Green Building Rating Systems: LEED, Green Globes, and Energy Star
Those buildings that attempt to reduce their energy consumption and environmental impact are often referred to as “green buildings”. Green building certification programs not only recognize a building’s sustainable initiatives, it also provides guidance to further improve the indoor air quality, encourage regional and sustainable material selection, and reduce water and energy consumption. The three main certification programs are described below:
The most widely used green building certification program is the U.S. Green Building Council (USGBC) Leadership in Energy and Environmental Design® (LEED) Green Building Rating System™. The first version of LEED was developed March 2000 while the most recent version, v3.0, was developed early 2009. This version not only increased the point structure, it also awards more credit points to buildings dedicated to reducing their carbon footprint and energy consumption. Currently, the LEED rating system includes certification for Homes, Commercial Interiors, Core & Shell, Commercial New Construction, K-12 Schools, Healthcare, Retail, Operations, and Neighborhood Development. Certification of buildings is based on a point structure of 0-110, where buildings are awarded a label of Certified (40-49), Silver (50-69), Gold (70-79), or Platinum (80-110), in addition to meeting several prerequisites.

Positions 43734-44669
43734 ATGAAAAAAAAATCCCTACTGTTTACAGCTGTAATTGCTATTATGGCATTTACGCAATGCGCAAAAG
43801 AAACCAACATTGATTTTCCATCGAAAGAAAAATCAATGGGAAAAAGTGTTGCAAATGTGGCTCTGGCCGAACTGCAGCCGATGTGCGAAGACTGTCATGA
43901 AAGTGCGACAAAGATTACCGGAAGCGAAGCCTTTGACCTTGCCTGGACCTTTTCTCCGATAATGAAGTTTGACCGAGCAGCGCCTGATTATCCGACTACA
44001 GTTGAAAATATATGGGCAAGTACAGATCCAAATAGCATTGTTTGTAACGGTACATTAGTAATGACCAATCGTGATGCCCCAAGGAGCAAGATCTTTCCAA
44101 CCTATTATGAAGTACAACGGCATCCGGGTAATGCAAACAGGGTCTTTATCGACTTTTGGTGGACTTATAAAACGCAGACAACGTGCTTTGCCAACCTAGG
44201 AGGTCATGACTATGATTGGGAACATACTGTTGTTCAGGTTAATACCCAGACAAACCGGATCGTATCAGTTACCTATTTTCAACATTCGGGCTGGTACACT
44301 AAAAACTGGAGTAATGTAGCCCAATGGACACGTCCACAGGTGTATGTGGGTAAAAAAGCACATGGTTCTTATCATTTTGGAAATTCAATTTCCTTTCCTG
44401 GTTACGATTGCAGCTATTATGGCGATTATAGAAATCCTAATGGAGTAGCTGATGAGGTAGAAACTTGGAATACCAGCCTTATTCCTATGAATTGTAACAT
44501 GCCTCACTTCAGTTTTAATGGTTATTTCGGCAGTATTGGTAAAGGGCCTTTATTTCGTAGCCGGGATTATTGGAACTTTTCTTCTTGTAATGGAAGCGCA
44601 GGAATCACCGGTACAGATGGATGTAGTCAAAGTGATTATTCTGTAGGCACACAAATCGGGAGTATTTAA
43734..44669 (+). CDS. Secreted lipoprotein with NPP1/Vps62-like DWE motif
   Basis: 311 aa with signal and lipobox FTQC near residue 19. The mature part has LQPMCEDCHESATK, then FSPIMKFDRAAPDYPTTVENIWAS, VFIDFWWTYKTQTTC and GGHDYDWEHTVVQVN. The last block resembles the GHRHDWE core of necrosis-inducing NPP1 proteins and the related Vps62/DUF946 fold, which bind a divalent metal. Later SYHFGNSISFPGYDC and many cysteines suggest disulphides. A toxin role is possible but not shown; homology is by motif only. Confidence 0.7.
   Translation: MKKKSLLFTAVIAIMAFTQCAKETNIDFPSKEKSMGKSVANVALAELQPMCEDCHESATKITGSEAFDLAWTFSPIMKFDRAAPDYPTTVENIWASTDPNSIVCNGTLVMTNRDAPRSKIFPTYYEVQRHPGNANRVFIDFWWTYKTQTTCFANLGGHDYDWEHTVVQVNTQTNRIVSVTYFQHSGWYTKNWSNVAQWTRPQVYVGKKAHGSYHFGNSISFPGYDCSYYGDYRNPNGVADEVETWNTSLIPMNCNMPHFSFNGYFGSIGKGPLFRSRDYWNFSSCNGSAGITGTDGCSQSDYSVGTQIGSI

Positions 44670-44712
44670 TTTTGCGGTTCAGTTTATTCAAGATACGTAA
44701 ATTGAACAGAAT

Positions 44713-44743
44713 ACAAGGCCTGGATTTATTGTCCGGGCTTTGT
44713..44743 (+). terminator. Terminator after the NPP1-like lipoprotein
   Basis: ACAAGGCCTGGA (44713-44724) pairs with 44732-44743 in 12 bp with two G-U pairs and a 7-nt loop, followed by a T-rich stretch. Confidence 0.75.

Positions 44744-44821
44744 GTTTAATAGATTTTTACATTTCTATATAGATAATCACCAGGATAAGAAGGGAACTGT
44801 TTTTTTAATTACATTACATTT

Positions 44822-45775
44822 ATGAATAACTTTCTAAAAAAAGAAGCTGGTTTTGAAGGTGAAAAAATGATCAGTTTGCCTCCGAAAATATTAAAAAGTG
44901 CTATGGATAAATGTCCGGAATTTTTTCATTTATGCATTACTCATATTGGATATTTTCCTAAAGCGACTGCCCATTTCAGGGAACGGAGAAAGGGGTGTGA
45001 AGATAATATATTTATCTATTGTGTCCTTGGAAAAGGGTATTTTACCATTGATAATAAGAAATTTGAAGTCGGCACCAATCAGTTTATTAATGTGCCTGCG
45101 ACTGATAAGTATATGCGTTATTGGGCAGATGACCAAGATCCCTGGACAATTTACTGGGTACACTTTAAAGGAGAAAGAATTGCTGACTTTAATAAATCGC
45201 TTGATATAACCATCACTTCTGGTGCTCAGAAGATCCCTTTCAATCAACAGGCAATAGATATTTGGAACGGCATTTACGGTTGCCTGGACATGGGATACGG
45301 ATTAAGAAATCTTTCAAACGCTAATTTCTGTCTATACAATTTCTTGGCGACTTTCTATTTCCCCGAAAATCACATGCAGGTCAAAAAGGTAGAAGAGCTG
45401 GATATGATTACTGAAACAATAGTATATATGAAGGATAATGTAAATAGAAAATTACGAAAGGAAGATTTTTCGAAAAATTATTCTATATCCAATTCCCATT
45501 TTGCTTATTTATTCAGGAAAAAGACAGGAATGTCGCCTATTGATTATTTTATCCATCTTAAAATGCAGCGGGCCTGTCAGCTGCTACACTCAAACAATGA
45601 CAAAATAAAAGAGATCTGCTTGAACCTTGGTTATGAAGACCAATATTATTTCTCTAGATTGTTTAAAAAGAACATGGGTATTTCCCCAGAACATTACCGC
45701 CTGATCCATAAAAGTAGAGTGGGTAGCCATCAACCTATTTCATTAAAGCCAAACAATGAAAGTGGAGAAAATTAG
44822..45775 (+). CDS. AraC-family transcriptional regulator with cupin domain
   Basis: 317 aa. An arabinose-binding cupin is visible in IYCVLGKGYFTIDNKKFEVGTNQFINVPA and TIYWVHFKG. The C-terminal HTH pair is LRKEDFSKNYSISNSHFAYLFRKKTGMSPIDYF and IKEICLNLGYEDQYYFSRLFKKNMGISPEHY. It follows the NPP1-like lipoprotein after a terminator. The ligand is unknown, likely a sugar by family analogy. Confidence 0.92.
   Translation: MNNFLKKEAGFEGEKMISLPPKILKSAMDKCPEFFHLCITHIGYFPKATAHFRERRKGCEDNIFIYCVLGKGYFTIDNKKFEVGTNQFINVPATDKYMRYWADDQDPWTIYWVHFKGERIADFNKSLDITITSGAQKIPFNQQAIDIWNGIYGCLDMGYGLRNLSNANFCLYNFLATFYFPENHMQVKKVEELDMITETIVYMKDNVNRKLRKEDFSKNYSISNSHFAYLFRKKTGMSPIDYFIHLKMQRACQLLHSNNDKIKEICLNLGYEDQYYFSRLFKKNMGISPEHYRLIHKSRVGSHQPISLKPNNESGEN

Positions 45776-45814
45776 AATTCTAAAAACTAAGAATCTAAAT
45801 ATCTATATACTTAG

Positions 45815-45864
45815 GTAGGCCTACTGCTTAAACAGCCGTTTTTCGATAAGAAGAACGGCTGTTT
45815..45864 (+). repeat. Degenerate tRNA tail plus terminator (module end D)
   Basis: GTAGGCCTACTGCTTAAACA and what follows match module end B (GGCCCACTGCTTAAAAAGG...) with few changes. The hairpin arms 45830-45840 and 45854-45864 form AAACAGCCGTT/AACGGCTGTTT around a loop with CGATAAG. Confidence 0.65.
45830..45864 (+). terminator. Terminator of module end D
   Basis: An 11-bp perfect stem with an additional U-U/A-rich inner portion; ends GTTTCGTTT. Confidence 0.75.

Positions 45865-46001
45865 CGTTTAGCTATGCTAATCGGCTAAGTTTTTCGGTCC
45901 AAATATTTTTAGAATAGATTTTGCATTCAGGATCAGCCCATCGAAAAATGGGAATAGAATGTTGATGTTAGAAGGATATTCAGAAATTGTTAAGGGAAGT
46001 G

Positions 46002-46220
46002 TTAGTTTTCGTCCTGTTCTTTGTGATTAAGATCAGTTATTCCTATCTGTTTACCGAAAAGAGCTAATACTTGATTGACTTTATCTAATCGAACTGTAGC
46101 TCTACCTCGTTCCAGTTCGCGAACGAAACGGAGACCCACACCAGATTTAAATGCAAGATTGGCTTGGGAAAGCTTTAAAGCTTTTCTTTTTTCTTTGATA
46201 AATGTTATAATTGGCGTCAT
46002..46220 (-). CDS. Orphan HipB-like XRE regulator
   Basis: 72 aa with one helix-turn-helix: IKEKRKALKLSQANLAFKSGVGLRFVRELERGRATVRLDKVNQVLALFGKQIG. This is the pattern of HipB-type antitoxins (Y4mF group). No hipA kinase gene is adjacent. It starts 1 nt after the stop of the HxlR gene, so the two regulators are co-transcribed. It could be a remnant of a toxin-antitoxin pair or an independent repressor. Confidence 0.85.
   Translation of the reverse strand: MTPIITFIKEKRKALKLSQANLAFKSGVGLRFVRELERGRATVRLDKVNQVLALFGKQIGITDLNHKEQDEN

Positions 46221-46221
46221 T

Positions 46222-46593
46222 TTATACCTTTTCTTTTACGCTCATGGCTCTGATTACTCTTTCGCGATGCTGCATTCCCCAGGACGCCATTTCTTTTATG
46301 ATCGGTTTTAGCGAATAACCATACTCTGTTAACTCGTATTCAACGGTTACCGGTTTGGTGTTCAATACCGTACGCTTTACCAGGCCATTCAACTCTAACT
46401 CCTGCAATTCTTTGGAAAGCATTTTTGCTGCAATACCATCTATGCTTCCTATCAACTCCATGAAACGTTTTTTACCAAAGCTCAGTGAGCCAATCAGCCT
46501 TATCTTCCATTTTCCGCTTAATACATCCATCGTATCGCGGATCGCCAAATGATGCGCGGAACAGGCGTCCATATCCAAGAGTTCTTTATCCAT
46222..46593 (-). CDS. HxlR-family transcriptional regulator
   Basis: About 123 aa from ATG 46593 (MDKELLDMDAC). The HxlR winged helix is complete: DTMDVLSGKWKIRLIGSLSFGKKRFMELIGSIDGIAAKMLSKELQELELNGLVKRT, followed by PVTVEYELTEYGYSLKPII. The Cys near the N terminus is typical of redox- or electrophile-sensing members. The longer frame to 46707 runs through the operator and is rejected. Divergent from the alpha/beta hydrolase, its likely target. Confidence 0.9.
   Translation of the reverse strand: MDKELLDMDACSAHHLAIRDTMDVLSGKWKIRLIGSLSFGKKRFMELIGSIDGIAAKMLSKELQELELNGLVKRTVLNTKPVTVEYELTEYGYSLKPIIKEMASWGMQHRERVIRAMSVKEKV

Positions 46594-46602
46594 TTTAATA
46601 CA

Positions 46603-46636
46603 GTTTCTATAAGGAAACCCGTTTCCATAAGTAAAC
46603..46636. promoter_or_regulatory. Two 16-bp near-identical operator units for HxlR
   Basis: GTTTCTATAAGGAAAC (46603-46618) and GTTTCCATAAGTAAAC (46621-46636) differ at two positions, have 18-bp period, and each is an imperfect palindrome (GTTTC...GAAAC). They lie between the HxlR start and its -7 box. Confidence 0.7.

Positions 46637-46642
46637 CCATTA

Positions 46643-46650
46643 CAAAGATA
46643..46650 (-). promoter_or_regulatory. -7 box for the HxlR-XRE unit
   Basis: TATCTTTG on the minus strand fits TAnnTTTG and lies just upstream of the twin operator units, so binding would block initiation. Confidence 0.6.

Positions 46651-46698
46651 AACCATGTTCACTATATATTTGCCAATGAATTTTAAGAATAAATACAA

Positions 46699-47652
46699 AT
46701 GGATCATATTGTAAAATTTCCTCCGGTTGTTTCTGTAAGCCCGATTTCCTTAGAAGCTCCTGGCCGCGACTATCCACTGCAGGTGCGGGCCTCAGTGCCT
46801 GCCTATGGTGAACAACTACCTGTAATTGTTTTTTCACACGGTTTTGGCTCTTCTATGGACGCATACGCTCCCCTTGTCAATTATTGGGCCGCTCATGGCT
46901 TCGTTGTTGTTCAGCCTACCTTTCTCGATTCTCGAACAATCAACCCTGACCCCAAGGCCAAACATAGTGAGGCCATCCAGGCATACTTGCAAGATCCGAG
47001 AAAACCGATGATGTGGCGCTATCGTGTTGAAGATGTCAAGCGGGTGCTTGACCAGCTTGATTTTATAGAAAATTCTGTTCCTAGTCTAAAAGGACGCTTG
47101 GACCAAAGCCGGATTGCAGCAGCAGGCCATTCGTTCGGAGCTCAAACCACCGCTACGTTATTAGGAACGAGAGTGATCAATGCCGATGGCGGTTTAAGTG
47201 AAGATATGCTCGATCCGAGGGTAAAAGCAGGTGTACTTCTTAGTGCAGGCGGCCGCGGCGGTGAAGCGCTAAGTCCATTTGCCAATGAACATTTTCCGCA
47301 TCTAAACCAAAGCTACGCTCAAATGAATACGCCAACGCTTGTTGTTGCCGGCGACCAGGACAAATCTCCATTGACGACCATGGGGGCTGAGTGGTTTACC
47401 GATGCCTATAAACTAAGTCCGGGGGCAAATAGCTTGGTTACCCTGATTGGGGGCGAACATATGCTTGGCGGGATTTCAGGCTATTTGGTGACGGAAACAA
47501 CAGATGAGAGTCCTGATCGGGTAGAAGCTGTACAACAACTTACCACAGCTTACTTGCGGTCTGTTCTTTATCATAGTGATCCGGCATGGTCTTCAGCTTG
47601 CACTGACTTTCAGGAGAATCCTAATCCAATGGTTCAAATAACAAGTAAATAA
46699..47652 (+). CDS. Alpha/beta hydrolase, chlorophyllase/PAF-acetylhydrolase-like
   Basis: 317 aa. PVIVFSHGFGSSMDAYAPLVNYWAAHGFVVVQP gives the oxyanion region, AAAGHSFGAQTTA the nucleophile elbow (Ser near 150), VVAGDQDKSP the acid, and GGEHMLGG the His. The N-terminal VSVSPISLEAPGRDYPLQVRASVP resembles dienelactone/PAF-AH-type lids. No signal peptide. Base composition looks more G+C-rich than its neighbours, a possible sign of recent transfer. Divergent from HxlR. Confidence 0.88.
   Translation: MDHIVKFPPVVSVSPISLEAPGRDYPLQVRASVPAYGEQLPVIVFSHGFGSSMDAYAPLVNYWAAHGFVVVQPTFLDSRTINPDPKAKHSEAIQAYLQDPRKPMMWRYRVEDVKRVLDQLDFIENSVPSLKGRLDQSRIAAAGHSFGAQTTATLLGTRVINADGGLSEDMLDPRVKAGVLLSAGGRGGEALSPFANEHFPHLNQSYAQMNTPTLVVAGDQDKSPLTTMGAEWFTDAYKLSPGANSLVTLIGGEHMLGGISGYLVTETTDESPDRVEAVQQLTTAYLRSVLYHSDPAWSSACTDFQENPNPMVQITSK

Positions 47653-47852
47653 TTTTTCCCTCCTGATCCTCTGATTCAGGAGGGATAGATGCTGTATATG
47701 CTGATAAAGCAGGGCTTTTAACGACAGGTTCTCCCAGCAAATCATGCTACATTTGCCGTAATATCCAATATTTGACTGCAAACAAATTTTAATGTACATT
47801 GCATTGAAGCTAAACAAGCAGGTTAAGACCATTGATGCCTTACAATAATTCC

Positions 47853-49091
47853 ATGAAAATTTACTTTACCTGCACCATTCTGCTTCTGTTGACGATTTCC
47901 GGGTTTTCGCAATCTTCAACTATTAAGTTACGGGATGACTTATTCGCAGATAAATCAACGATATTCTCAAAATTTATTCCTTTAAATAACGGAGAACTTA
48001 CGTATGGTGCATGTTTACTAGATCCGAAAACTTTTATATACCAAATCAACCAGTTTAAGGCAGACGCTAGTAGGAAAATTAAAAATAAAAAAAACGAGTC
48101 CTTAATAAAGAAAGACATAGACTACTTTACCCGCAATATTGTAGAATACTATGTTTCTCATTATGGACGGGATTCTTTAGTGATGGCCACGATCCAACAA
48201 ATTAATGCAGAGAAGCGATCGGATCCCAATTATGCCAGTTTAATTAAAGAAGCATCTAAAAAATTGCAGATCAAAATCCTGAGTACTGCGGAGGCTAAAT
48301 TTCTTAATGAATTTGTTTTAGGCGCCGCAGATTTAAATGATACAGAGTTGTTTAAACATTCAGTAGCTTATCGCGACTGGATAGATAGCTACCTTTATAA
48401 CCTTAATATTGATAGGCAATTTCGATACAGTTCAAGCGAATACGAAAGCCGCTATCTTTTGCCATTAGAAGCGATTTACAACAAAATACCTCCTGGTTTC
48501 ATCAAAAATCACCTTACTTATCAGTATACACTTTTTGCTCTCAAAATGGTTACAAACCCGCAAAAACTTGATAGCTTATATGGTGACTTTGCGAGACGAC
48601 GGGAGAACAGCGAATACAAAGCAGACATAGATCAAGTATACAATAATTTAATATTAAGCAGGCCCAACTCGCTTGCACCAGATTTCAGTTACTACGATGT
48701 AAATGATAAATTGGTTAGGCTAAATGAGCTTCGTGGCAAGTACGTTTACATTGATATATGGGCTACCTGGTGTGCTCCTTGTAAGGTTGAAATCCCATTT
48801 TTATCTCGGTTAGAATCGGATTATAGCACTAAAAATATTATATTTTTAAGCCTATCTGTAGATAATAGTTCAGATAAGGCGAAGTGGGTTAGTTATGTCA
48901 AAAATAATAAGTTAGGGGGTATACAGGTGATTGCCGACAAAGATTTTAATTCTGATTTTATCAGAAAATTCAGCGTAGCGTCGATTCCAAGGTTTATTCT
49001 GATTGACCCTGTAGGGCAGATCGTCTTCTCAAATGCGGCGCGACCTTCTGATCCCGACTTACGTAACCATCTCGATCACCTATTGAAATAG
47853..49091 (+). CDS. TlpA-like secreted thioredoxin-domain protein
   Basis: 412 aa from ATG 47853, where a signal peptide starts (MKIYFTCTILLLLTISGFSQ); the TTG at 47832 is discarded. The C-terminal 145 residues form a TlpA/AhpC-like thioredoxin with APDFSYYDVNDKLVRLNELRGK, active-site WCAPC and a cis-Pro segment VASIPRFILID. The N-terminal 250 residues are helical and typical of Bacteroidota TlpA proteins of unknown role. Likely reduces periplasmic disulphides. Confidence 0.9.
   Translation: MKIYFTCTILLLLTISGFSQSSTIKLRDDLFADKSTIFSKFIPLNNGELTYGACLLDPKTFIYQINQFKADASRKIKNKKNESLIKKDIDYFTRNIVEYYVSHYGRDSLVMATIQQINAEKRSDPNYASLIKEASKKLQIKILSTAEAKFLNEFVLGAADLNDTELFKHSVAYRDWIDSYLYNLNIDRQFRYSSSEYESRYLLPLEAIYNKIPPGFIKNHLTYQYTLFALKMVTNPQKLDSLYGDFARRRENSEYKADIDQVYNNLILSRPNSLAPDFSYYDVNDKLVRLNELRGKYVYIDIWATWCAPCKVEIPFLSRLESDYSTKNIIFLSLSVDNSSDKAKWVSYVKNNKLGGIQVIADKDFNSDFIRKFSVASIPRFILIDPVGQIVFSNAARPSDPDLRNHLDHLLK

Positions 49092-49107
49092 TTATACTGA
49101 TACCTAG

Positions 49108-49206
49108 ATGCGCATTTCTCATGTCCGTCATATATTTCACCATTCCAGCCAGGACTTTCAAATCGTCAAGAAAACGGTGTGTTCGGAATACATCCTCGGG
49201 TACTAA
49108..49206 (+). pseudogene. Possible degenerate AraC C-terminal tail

This certification program can also be applied to new and existing commercial buildings, retrofits, and operations and management practices. Similar to LEED, a building’s design is assessed based on topics such as Energy, Water, Site, and Indoor Environment. The certification program uses a 1,000 point system where buildings are awarded either one, two, three, or four “globes”. Three main differences between Green Globes and LEED are: (1) Green Globes does not require the analysis of a proposed and baseline energy model, (2) Green Globes includes life cycle assessment of building materials, and (3) Green Globes does not require prerequisites.
The U.S. Environmental Protection Agency’s ENERGY STAR program, awards existing commercial buildings and facilities which are 75% better than the national average for that specific building type. This program requires owners to track their building’s energy consumption on a monthly basis through an online tracking tool called Portfolio Manager. Those buildings which verified their score by a professional engineer or registered architect and scored between 75 and 100 will receive an ENERGY STAR label. If the building receives a score less than 75, ENERGY STAR provides owners suggestions to further reduce their energy consumption.
Green Globes: http://www.thegbi.org/commercial/?
ENERGY STAR: http://www.energystar.gov/index.cfm?c=business.bus_bldgs